Welcome to Impact Factor, your weekly dose of commentary on a new medical study. I'm Perry Wilson.
This week: Two studies, both alike in dignity, in the New England Journal of Medicine, where we lay our scene. Yes, we're going to examine the CASSINI and AVERT trials, both of which evaluated whether oral anticoagulants would prevent venous thrombosis in high-risk patients with cancer.[1,2] And I'm excited to talk about these studies because they lay bare a central intuition of clinical trial design that I don't think is necessarily true.
Let's start at the beginning. Individuals with cancer are at risk of developing blood clots, but prevention requires the use of blood-thinning medications, which themselves carry substantial risk. Physicians and patients are not always great at balancing risks and benefits, so it would really help if we had strong data to guide us.
We had a bit. Prior to the recent publications, two large randomized trials[3,4] had examined the use of low-molecular-weight heparin (LMWH) in ambulatory patients with cancer and found a significant reduction in the risk for clot, from about 4% to 2%—meaning, you'd have to treat 50 people with LMWH to prevent one clot.
For a high-risk drug, that felt like a lot. To prevent one clot, we're essentially treating 49 people unnecessarily. Moreover, neither study showed a difference in overall mortality. So practice wasn't really changed.
Enter a bit of intuition that I will argue is wrong. It goes like this: Imagine a population of individuals, all of whom have a different baseline risk of developing a blood clot. Instead of enrolling this diverse group in your trial, select just those at highest risk.
This is a process called "enrichment." The idea is that, if a drug is moderately efficacious among a given population, it will be more efficacious among members of the population at highest risk. Sounds good, right? Also, through enrichment, you increase the outcome rate in your trial, meaning, you have to enroll fewer people and therefore spend less money—assuming, of course, that the drug works just as well in high-risk individuals as it does in other risk groups.
But that assumption, though intuitive, is not necessarily true. It assumes that the relative risk of outcome among the treated group is the same across risk categories. To do the math, let's imagine that a drug reduces the rate of thrombosis by 50%.
Well, we could take a low-risk group and reduce their rate of thrombosis from 1% to 0.5% (a number needed to treat of 200), or a high-risk group and reduce their rate of thrombosis from 20% to 10% (a number needed to treat of 10). Which would you choose?
But why should a drug have the same relative effect in people at high risk and low risk?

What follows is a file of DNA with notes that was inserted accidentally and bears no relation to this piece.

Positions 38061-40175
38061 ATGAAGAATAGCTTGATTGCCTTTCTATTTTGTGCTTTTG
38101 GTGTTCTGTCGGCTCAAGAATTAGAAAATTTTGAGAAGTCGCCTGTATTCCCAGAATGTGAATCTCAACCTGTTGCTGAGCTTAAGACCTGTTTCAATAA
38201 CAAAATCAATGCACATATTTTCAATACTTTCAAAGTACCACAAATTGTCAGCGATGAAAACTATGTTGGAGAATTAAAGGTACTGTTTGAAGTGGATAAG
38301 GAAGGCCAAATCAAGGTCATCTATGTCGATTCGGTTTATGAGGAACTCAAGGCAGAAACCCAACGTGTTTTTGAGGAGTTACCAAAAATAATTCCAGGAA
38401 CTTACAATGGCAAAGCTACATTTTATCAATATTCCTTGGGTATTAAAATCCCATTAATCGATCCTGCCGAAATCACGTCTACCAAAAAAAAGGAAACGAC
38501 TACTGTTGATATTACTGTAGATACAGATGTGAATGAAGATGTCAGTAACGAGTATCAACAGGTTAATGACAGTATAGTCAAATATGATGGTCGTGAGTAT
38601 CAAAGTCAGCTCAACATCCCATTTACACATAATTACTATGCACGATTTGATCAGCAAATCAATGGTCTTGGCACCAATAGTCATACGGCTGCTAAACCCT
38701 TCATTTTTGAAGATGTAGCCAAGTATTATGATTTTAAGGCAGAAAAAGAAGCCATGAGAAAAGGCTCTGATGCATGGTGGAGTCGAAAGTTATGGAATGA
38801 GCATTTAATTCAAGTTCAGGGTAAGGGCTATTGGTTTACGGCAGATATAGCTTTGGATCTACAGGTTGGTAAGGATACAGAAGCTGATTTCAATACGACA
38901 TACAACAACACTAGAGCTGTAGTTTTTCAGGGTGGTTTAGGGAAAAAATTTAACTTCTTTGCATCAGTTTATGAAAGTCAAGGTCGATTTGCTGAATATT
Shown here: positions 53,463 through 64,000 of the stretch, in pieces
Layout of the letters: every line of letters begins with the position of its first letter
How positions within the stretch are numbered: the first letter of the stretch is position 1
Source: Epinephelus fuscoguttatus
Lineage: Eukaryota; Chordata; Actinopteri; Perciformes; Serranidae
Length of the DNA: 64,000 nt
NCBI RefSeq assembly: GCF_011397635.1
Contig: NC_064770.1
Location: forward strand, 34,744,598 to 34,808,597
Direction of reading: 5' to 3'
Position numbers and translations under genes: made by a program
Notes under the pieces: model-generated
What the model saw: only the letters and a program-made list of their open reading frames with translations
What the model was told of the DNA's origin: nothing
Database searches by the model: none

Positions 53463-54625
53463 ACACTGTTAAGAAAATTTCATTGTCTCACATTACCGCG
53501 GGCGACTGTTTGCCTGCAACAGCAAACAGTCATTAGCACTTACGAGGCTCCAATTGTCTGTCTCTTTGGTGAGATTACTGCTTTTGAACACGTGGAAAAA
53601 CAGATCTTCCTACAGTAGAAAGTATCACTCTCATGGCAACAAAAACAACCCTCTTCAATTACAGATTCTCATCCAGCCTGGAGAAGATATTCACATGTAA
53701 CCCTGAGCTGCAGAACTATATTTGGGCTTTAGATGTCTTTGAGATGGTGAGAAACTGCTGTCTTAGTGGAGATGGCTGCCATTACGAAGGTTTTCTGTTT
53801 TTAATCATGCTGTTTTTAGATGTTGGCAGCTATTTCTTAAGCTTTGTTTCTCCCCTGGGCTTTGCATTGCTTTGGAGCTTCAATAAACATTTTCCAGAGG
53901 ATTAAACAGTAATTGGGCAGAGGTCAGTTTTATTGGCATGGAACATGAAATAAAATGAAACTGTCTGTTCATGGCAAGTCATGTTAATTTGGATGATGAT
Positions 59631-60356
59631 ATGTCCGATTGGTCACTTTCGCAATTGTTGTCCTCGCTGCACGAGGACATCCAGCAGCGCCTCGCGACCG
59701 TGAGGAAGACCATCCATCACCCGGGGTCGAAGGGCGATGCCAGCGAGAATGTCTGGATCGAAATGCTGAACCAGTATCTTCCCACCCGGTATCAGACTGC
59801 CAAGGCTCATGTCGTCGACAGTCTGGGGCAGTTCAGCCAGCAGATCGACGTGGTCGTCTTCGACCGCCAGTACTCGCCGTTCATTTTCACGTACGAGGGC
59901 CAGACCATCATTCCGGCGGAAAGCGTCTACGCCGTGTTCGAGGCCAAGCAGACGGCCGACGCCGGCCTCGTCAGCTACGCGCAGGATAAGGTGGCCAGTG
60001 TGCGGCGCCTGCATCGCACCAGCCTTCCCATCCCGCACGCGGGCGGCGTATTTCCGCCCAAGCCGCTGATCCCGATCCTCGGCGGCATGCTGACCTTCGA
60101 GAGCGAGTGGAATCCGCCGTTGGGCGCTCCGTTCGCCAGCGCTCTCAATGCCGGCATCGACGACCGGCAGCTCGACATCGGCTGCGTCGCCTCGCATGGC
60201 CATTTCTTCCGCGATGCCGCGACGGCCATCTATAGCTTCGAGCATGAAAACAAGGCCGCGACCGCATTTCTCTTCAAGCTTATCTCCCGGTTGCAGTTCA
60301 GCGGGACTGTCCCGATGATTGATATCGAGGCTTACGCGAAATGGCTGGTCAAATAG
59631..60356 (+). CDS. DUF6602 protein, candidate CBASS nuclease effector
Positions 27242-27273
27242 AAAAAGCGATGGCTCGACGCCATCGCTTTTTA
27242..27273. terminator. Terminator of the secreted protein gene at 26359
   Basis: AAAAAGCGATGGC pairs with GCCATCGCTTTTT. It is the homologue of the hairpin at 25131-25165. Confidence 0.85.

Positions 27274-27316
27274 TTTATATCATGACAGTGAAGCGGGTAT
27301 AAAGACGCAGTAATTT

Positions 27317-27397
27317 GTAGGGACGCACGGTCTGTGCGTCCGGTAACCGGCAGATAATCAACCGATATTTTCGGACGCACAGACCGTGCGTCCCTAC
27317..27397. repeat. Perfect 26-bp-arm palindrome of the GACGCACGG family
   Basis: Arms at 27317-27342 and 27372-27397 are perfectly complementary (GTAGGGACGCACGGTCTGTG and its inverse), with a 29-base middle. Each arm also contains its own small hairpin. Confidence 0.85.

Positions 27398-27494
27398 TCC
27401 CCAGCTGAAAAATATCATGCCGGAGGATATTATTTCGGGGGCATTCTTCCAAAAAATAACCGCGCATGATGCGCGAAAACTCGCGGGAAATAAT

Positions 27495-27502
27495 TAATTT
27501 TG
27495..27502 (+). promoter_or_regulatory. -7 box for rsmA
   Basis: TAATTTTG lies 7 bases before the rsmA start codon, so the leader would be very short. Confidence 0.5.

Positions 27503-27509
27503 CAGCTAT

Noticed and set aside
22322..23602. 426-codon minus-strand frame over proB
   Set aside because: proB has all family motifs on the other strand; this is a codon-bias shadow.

Maybe people at very high risk are so high-risk that the drug will have no effect; I call this the "blowing against the wind" phenomenon.
Nevertheless, it was the hope of the CASSINI and AVERT trials to target individuals with a high risk for blood clot based on the validated Khorana score, which takes into account the type of cancer and a variety of lab parameters, in order that the overall effect would be compelling enough to lead us to a new standard of care.
Source: Khorana AA, et al
So, what did they find? Nothing to settle the debate, I'm afraid. CASSINI randomized 841 patients to rivaroxaban (Xarelto) 10 mg daily.
The rate of blood clot was 8.8% in the placebo group and 6% in the intervention group, a nonsignificant reduction with a number needed to treat of 36. AVERT randomized 563 patients to apixaban (Eliquis) 2.5 mg twice daily. The rate of blood clot was 10.2% in the placebo group and 4.2% in the intervention group, a number needed to treat of 17.
It may seem that apixaban won this contest, but remember that these are two separate trials, not a head-to-head comparison.
But don't go rushing to the prescription pad yet. The overall death rate was 12.2% in the apixaban group compared with 9.8% in the control group.
Source: Carrier M, et al
That's right: fewer clots, more deaths. Not great.
Why weren't these trials slam dunks? Because that intuition—that drugs always work better in sicker people—is not correct. In fact, cancer is a particularly good example. The individuals at highest risk of blood clots are the very ones at highest risk of dying from their cancer, and preventing a blood clot may do little to avoid that outcome.
Is there a fix for this?
Actually, there is, and it's been staring us in the face for a while. Facebook, Amazon, and Google have been doing it for a decade to more efficiently target ads to consumers. It's called "uplift" or "individual treatment effect" modeling, and the idea is to enroll patients not based on their risk for a given outcome but on their chance of responding to therapy. These models allow for the fact that, sometimes, a particular therapy might work best in those at moderate risk, or even at low risk. If you're interested, I've written about this elsewhere.
Until we move to a smarter type of clinical trial enrichment, we're going to remain frustrated at how hard it is to figure out just who is a good candidate for a risky therapy. Those at highest risk, counterintuitively, may be exactly the wrong ones to target.
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Any views expressed above are the author's own and do not necessarily reflect the views of WebMD or Medscape.
Cite this: What if Google or Amazon Designed Clinical Trials? - Medscape - Feb 27, 2019.